6 216594CLASSiC D:2.4 Jan 2011 Page 2/6 1 Overview This deliverable reports the results of Task 2.4. Task 2.4 was intended to result in two prototype Spoken Language Understanding (SLU) modules trained on data for the FT Appointment Scheduling domain. This task required spoken French data in this domain, annotated according to the agreed dialogue act scheme (as discussed in D6.1.2 and D6.1.3). While some data was collected, the complexity of language produced by users of the deployed FT systems was extremely limited, making it unsuitable for training SLU models that are intended to handle anything like the full range of the target dialogue act scheme. This made training models on real user utterances an impractical alternative. Two contingency plans were considered. The first was to use the available data, augmented with introspective data from native French speakers, to develop an SLU module by hand. This was done, using the UCAM Phoenix parser [1]. The Phoenix parser is a toolkit for hand-coding SLU models, based on a context-free grammar written for the domain. A grammar was developed for the French Appointment Scheduling domain and the dialogue act scheme required by the dialogue manager (D5.4), and used in the academic Appointment Scheduling system (D5.4, and to be tested in D6.4). The second contingency plan that was considered was to exploit this hand-written grammar to generate artificial data, which could then be used to train an SLU module. The hope was that the resulting statistical model would be more robust than the hand-written grammar, and could take advantage of the syntacticsemantic parser for French created in T2.3, and improved as part of T2.5. However, the Phoenix parser grammar was not written with this use in mind, in that it would vastly over-generate. Since the grammar is only designed for spotting dialogue acts, it does not enforce basic linguistic constraints like agreement and allows words to be ignored. When used as a generator, such a grammar would result in utterances that have little to do with what people might actually say, and general-purpose linguistic analysis like syntactic-semantic parsing would be ineffective. These considerations, plus the limited advantages and the substantial amount of work which such an alternative would entail, persuaded us not to pursue this contingency plan. In the remainder of this report, we describe the prototype SLU module (also discussed in D5.4), and present an analysis of the collected Appointment Scheduling data. 2 University of Cambridge SLU prototype The UCAM SLU module uses a handcrafted grammar for the Phoenix parser. The Phoenix parser uses a context-free grammar that specifies meaningful sub-phrases of the utterance. The non-terminals of the grammar represent various dialogue act types, item slots, and item values, as well as intermediary symbols. The parser searches the space of sub-parses over sub-phrases of the utterance, and returns the set of sub-parses resulting in the largest word coverage. By allowing sub-parses that only cover partial text fragments, the parser is more robust to noisy input utterances. The grammar is illustrated by the following grammar rules, which are used to identify ranges of days (? indicates optional words): Version: 1.0 (Final) Distribution: Public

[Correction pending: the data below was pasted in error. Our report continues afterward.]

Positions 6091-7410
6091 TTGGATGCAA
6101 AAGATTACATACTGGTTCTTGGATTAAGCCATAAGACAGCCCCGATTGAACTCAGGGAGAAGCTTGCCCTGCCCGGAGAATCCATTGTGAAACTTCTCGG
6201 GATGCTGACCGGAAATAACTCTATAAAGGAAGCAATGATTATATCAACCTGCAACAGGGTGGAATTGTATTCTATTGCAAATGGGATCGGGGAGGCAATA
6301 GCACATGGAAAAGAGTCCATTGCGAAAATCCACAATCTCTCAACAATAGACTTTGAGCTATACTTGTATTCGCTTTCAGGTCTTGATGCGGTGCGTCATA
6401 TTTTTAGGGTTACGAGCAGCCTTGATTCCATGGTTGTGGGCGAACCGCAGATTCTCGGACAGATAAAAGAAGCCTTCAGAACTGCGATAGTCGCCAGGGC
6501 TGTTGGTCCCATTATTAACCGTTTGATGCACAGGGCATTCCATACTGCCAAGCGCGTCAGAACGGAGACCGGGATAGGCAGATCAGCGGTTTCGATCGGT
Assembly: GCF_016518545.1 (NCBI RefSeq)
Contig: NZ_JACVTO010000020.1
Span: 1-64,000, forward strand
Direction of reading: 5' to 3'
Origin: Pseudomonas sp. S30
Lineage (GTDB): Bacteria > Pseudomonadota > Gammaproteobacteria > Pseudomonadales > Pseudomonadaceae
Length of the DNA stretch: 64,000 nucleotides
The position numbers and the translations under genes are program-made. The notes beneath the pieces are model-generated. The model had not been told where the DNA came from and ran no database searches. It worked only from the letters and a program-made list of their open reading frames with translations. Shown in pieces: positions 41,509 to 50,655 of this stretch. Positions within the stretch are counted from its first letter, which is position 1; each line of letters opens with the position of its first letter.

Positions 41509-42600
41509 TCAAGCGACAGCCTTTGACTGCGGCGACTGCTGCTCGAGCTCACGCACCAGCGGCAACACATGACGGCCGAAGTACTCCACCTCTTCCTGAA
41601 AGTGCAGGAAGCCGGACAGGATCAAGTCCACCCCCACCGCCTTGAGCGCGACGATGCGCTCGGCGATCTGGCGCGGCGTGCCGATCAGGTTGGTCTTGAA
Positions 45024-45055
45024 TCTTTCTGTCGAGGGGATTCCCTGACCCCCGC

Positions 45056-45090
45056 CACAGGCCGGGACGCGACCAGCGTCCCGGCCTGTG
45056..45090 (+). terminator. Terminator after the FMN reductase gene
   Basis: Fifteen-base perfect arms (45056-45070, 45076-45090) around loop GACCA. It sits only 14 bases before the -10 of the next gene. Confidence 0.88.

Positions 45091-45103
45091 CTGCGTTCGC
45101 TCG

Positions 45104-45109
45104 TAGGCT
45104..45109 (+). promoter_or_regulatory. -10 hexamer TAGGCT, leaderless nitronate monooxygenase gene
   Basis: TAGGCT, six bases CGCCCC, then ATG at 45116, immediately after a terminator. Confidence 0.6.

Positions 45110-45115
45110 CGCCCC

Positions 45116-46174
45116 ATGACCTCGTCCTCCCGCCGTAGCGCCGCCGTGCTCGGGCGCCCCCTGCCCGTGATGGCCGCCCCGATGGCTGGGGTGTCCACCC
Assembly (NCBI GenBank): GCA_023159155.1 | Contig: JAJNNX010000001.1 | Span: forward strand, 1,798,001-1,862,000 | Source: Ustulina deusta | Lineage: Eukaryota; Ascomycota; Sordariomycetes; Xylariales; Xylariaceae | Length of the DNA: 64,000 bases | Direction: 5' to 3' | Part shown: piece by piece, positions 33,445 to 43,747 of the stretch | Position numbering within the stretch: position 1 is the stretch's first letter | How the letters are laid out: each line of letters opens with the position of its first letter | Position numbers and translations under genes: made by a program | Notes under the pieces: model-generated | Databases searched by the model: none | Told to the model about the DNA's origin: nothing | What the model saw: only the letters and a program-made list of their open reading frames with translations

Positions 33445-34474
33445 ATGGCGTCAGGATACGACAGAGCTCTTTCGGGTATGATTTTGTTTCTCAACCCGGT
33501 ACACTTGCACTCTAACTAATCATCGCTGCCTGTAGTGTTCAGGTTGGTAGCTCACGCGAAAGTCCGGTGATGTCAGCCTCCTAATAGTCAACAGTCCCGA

7 216594CLASSiC D:2.4 Jan 2011 Page 3/6 DAYRANGE -> FROMDAYOFWEEK TODAYOFWEEK FROMDAYOFWEEK -> FROM DAY AT TIME? TODAYOFWEEK -> TO DAY AT TIME? FROM -> ( de ce? du a partir de ce? a partir du ) TO -> ( jusque? au jusque ce? jusqu a ce? ) AT TIME -> ( a? vers ) TIME DAY ->... TIME ->... The selected set of sub-parses are then converted into a list of user dialogue acts in the appropriate format, which forms the semantic interpretation output by the Phoenix parser module. Some non-terminals in the grammar s parses map directly to components of the dialogue act scheme, as for example the FROMDAYOFWEEK and TODAYOFWEEK non-terminals above, which refer to the slots fromday and today in the dialogue act scheme. Each input ASR hypothesis is decoded individually, computing a single semantic interpretation for each one. Identical semantic hypotheses are then merged by summing the inference evidence confidence scores of the corresponding ASR hypotheses. These inference evidence scores are interpreted as log probabilities of their hypotheses. Lets consider the following input ASR N-best list and their inference evidence scores: <asrhyp score= > jeudi quinze heures </asrhyp> <asrhyp score= > jeudi quinze </asrhyp> <asrhyp score= > jeudi quinze heure </asrhyp> <asrhyp score= > jeudi quinze juin </asrhyp> <asrhyp score= > jeudi quinze heures </asrhyp> <asrhyp score= > jeudi quinze a </asrhyp> <asrhyp score= > jeudi jeudi quinze heures </asrhyp> <asrhyp score= > le quinze heures </asrhyp> <asrhyp score= > jeudi et quinze heures </asrhyp> <asrhyp score= > jeudi en quinze heures </asrhyp> Each hypothesis in the list is decoded, and the results are merged, to produce the following distribution over semantic hypotheses. This distribution captures the uncertainty due to speech recognition errors, as well as the lack of contextual information available to the SLU module: 0.50: inform(dayofweek=thursday,time="15") 0.30: inform(dayofweek=thursday,dayofmonth="15") 0.10: inform(dayofweek=thursday,dayofmonth="15",month=june) 0.09: inform(time="15") 0.01: inform(dayofweek=thursday,totime="15") This prototype SLU model forms part of the academic proof of concept system, System 2, described in D Data Analysis Two corpora of data were provided by FT, one collected with System 3 and one collected with System 3.5, which was an extension of System 3. This data became available soon after the writing of D The System 3 data included 12,214 transcribed user utterances, hand annotated with dialogue acts according to the agreed dialogue act scheme (D6.1.3). Of these 12,214 utterances, 11,380 were assigned dialogue Version: 1.0 (Final) Distribution: Public